We smoked pot that Amy’s brother dropped through one of the holes on the surface. We did not tell him about the tunnels, though. We didn’t want him and his high school friends using the tunnels as make-out spots, littering them with empty beer cans and used condoms. We just said it was our new drop spot, and he was too bored to care much beyond that. At nights, we rolled joints and made shadow puppets on the walls with a
spotlight. Hunter could re-create Apocalypse Now in its entirety with only his two bare hands, twisting and flexing in the light, while Amy and I watched the shadows of his hands against the wall. He would make the bald head of Marlon Brando with his hands curved into a dome while he murmured, “The horror . . . the horror.” We felt like cavemen, discovering all the various ways we could amuse ourselves. When we finally went to sleep, we dreamed of tunnels, endless, perfect structures that led us to some unknown place that we knew was heaven. Amy, the Gender Studies major, kept saying that there were Freudian theories based on these kinds of dreams but I really think that sometimes a tunnel is just a tunnel.
      Hunter was tunneling one afternoon with Amy close behind him with her garden trowels, smoothing the passages. He hit something with his shovel, which he assumed to be rock. He traded off for the other shovel he had, the sharp, pointed one, and tried to work his way around. After an hour, he realized the rock spread out for at least ten feet on either side. “There’s a boulder in the way,” he told Amy, but kept chipping away. These kinds of things had become fun to us now.
      Finally, he felt the rock give and saw light burst into the tunnel, filling up the passage. Hunter poked his head inside the hole and looked around the Corning family’s basement. He’d broken through the cinder-block wall of their basement, which had been turned into a recreation room for the children. The Corning children stared back at him, the Foosball table no longer in action. “Sorry,” he told them. “I must have the wrong house. I’m so sorry.” He and Amy started backtracking, filling the tunnel back in and feeling terrible about the whole thing. That night, we all sat around in one of the main rooms and thought about how the Corning children were going to be punished tonight by their parents for destroying the wall in the basement. Actually, perhaps we didn’t feel all that terrible about it. Perhaps we laughed for a long time. In all honesty, I am pretty sure that we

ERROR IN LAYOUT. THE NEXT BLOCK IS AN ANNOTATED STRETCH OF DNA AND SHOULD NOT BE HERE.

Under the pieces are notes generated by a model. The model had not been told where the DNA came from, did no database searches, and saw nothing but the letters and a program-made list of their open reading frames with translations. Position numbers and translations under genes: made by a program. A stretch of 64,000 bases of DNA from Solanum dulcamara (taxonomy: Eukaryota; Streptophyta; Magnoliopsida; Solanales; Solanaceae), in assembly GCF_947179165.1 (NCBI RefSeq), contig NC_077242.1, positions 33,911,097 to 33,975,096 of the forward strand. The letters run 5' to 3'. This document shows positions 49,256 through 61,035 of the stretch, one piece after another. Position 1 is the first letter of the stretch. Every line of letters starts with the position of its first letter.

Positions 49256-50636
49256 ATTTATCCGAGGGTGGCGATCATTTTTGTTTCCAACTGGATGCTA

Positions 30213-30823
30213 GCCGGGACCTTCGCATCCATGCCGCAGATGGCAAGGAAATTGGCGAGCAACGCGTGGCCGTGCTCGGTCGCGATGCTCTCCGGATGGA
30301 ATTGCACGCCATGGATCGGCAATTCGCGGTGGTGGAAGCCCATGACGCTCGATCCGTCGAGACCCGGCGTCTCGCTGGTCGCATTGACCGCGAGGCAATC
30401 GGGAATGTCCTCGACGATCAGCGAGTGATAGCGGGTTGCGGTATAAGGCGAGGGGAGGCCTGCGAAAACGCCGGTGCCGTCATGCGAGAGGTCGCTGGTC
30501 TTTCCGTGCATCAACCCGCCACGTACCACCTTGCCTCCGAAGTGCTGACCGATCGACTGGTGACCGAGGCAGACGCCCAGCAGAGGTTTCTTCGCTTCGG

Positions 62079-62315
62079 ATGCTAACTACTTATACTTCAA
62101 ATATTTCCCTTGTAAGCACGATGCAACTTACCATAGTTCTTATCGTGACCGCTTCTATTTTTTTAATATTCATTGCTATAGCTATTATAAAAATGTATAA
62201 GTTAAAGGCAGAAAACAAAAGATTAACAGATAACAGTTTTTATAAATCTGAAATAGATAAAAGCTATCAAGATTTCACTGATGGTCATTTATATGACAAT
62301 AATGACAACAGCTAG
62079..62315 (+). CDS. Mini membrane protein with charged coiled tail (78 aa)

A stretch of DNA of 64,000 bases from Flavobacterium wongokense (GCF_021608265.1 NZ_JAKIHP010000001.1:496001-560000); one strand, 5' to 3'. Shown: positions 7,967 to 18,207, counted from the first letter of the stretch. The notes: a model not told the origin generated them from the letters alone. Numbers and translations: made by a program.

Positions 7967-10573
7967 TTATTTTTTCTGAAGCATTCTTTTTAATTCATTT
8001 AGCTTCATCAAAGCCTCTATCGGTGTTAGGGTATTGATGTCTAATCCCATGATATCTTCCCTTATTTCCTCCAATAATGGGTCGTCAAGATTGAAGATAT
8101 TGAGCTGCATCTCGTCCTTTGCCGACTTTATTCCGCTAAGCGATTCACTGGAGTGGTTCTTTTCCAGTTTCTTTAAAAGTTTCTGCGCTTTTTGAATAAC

laughed for a long time.
      And then it was November and cold. We took all three of oursleeping bags and zipped them together to make one large bag to hold all of us. Covered in dirt, teeth chattering, we huddled against one another and waited for morning, or what we suspected
was morning. The truth was that we had no idea for the most part. We dug until we were tired and then we slept. With both of their bodies covering my own, I felt the breath enter and leave their bodies, their hearts beating. And if there’s any chance of being happier than that—filthy, cold, and almost imperceptible from the ground we slept on—I would like to know how.
      But it got colder. The ground was more resistant to our shovels, and the metal spades wore down even faster. We ran out of money and had to make do with what was left. My parents were providing only the bare essentials now; they said it was hard to support three kids, especially when only one of them was their own. I understood, did not begrudge them this fact. We were finding the limits of what we could do and even though we acknowledged them, we had no idea what to do about it. We just kept digging.